The SpaceX Falcon 9 rocket launched on 30th June, 2021, carried a total of 88 spacecraft to orbit, including some of the latest GenerationOne deployments. Bright Ascension directly support the development of Kleos Space’s Polar Vigilance Mission (KSF1) and the Faraday Phoenix satellite, built as part of In-Space Missions’ Faraday programme to become a Service Mission Provider.
Kleos Space’s satellites detect and geolocate radio frequency transmissions to deliver a global picture of hidden maritime activity for enhanced intelligence capability. The KSF1 mission is a cluster of 4 satellites designed to enhance the company’s RF geolocation data delivered by the Kleos Scouting Mission, which was successfully launched in November 2020. The KSF1 spacecraft were built by Innovative Solutions In Space B.V. (ISISPACE) with the software system designed by Bright Ascension, using Bright Ascension’sinnovative space software products to help keep development time short within tight project timelines.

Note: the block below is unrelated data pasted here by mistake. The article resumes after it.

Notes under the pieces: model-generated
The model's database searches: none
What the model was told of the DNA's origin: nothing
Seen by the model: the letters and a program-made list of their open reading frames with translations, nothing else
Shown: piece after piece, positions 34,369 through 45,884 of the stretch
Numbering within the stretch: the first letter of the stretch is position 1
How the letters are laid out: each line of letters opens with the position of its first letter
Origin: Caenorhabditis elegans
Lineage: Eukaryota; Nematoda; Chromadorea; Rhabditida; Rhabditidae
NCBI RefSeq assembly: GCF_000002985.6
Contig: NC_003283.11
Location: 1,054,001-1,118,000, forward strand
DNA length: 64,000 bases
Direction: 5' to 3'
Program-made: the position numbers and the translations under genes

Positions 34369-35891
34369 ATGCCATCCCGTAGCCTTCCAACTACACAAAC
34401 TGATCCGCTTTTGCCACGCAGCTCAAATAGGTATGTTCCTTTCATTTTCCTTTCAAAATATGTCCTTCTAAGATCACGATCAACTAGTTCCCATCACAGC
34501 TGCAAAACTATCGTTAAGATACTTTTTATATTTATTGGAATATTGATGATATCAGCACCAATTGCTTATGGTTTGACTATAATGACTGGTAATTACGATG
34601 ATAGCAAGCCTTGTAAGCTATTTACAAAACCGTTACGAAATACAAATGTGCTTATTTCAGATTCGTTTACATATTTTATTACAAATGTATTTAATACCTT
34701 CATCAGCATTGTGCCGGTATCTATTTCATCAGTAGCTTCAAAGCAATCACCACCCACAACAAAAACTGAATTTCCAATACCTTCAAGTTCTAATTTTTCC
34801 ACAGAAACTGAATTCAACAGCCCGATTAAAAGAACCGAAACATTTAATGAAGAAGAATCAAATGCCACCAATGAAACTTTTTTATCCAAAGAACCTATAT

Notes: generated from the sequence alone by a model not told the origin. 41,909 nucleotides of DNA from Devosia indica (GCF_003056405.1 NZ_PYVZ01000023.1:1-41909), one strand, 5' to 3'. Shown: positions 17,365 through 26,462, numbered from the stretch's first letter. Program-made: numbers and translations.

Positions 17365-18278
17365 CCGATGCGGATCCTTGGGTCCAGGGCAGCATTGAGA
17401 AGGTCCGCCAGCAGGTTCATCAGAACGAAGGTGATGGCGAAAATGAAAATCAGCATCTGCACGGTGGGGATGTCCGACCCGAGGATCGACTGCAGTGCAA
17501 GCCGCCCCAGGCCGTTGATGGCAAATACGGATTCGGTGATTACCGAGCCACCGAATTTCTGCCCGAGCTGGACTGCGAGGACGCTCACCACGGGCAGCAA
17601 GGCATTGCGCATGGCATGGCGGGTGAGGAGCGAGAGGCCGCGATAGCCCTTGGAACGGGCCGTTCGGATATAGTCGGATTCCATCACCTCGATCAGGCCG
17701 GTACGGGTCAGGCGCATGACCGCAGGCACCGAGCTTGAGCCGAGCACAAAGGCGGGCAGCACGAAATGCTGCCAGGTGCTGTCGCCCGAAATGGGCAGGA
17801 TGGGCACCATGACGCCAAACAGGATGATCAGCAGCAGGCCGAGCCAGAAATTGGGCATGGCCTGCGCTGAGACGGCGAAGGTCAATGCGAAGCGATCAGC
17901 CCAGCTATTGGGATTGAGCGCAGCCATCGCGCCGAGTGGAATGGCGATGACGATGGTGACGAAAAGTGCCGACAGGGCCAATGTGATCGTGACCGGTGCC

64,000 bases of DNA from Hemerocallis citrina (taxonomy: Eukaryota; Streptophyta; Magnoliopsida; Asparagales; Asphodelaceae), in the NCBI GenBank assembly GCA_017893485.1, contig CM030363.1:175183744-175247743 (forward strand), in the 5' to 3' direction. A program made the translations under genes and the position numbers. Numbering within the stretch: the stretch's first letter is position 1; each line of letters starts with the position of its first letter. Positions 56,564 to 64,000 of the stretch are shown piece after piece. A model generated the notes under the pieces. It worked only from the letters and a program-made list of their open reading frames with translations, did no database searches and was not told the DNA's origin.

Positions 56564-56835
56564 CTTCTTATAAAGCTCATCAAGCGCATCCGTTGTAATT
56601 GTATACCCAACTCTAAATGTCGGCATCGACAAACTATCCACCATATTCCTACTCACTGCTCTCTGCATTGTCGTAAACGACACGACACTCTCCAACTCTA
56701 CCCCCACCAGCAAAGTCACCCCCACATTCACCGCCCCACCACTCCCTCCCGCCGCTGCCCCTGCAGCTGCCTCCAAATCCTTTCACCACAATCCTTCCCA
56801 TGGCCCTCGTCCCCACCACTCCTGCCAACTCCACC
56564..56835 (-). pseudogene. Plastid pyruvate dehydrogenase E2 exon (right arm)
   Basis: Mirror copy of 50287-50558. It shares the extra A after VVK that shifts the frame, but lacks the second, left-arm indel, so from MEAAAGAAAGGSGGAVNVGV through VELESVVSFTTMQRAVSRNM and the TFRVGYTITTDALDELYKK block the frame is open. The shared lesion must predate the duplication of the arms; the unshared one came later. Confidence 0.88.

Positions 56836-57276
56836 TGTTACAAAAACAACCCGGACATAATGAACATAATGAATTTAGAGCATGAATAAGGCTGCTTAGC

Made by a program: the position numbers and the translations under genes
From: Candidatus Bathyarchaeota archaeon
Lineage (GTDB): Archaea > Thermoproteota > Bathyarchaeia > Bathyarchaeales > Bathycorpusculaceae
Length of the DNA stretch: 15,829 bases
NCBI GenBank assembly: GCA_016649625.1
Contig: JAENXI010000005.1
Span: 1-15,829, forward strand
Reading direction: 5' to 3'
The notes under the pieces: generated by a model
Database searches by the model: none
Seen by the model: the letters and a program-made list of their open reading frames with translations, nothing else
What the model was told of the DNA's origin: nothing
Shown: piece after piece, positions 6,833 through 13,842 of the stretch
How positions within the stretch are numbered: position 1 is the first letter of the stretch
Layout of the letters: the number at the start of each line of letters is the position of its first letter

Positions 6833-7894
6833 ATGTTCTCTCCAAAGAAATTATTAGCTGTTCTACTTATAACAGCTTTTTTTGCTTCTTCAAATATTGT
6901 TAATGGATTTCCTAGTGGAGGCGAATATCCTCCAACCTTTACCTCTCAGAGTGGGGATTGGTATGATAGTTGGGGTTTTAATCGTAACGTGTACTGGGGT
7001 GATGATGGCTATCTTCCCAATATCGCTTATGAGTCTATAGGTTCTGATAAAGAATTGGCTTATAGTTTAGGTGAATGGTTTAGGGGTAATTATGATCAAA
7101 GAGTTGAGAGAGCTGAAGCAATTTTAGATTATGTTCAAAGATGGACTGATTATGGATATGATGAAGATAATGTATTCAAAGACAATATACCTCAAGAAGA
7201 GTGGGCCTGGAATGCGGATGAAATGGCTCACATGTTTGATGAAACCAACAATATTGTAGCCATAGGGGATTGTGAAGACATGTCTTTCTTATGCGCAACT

The Faraday Phoenix mission, a re-flight of the original Faraday-1 satellite lost at launch, is part of In-Space Missions’ Faraday programme. Co-funded by ESA (European Space Agency), it enables multiple third-party payloads to ‘rideshare’ on a single satellite platform, providing low-cost access to space. Similar to its predecessor, the Faraday Phoenix satellite carries our FSDK flight software onboard, tying together the spacecraft’s subsystems and seamlessly interfacing with a large number of third-party payloads, including a host of software-defined radios of various types.
As they progress through their lives in orbit, both Faraday Phoenix and KSF1 satellites will make full use of our Mission Control Software and its tight integration with the flight software. This will help to significantly simplify, improve, and automate their mission operations.
“We are extremely proud of the hard work we have put in to help make these missions a success,”
said Peter Mendham, CEO at Bright Ascension.
“Both Faraday Phoenix and KSF1 had very tight project timescales, giving us less than six months for software development. But our unique modular approach allows for the complex flight software to be built quickly and effectively, which means we were able to support the lead times and deliver our cutting-edge spacecraft technology promptly and efficiently.”
The Faraday Phoenix and KSF1 missions add to the list of successfully launched spacecraft with our software onboard, taking the current total to 24 satellites, with many more in development.